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Know about NAIDOC

Know about NAIDOC

The National Aborigines Day Observance Committee (NADOC) week was celebrated from July 5 to 12, across Australia. Each July, the event celebrates the history, culture and achievements of Aboriginal and Torres Strait Islander peoples. NAIDOC is celebrated not only in Indigenous communities, but by Australians from all walks of life who participate in a range of activities in support of the Aboriginal and Torres Strait Islander community.
The impact of Europeans was profoundly disruptive to Aboriginal life and, though the extent of violence is debated, many events illustrate violence and resistance as Aborigines sought to protect their lands from invasion and as settlers and pastoralists attempted to establish their presence. Before the 1920s, Aboriginal rights groups boycotted Australia Day (26 January) in protest against the status and treatment of Indigenous Australians.
On Australia Day in 1938, protestors marched through the streets of Sydney, and following a congress attended by over a thousand people, the event was known as the Day of Mourning. This was celebrated annually from 1940 until 1955, on the Sunday before Australia Day, and became known as Aborigines Day. In 1955, this was shifted to the first Sunday in July to celebrate Aboriginal culture, and not simply be a day of protest. The National Aborigines Day Observance Committee (NADOC) was formed, and the second Sunday in July became a day of remembrance for Aboriginal people and their heritage. Later, NADOC was expanded to recognise the Torres Strait Islander people and culture, becoming National Aborigines and Islanders Day Observance Committee (NAIDOC), as it is currently known. The week long event includes national activities and the National NAIDOC Awards Ceremony.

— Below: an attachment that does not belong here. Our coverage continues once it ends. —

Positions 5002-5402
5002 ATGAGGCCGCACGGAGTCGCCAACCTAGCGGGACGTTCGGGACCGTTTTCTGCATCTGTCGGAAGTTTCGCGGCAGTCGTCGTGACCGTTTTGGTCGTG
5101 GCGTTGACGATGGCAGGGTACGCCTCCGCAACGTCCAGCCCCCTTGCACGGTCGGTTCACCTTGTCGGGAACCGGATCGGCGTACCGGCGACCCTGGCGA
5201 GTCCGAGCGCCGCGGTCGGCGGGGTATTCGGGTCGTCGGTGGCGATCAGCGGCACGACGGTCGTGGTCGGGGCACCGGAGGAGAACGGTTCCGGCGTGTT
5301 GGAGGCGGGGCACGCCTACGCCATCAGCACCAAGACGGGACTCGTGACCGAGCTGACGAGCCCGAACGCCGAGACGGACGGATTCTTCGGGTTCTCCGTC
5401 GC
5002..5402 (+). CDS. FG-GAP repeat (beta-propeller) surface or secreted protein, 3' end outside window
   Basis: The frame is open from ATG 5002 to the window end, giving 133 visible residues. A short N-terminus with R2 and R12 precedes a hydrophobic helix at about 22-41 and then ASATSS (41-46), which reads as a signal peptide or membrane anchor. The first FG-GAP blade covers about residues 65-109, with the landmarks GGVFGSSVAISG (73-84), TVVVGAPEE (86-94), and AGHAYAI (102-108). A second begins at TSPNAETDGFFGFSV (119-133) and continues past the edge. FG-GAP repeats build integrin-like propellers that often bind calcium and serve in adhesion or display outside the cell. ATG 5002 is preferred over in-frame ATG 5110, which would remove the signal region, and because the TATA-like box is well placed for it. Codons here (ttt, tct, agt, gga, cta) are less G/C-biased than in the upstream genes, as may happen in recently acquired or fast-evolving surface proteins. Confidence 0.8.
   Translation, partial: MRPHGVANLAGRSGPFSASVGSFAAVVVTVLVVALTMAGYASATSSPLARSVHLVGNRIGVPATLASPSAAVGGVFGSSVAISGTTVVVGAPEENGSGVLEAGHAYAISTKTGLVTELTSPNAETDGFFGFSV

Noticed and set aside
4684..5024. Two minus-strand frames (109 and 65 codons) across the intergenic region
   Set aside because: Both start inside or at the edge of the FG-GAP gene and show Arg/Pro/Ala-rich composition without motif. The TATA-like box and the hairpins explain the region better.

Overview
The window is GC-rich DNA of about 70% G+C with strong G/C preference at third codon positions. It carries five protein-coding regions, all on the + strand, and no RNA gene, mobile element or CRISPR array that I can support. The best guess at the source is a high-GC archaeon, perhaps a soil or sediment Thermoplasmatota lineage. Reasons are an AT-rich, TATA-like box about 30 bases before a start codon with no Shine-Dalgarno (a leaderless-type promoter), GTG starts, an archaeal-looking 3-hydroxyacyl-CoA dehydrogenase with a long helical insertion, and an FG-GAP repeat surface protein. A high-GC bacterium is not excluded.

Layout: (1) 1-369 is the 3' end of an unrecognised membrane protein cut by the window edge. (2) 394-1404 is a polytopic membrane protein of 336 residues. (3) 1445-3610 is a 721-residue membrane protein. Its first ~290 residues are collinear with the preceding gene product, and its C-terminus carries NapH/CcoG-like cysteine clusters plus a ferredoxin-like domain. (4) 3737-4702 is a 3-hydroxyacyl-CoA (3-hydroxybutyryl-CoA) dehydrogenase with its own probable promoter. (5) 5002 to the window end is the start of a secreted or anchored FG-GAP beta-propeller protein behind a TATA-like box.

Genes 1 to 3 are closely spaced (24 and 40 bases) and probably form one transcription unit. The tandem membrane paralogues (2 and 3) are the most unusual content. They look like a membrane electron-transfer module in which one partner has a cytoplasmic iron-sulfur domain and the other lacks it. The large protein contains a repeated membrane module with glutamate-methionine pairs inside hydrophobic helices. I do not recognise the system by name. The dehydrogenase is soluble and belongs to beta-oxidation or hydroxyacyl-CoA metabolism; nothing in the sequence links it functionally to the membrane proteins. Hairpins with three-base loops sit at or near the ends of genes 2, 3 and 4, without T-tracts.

The theme of NAIDOC week 2015 was: We all Stand on Sacred Ground: Learn, Respect and Celebrate. According to the website, “This year the theme highlights Aboriginal and Torres Strait Islander peoples’ strong spiritual and cultural connection to land and sea. The theme is an opportunity to pay respects to country; honour those who work tirelessly on preserving land, sea and culture and to share the stories of many sites of significance or sacred places with the nation.”
While all states participate through their own programs organised by communities, government agencies, local councils, schools and workplaces, Adelaide played host city to the National NAIDOC Poster Competition and the NAIDOC Awards, recipients of which were selected by the National NAIDOC Committee.
NAIDOC Person of the Year 2015 is Rosalie Kunoth-Monks, who has had a major impact on the nation’s cultural, political and social life for more than half a century. Rosalie was cast in the lead role in the world-renowned Australian classic film ‘Jedda’ in 1953, when she was just 16. Rosalie lives in Alice Springs and is involved in social work and politics. Other awards in diverse fields were presented to deserving members of the community, while Elaine Chambers won the 2015 National NAIDOC poster competition.
In 2016, NAIDOC Week will be held from July 3 to 10.

The Indian Telegraph Sydney Australia

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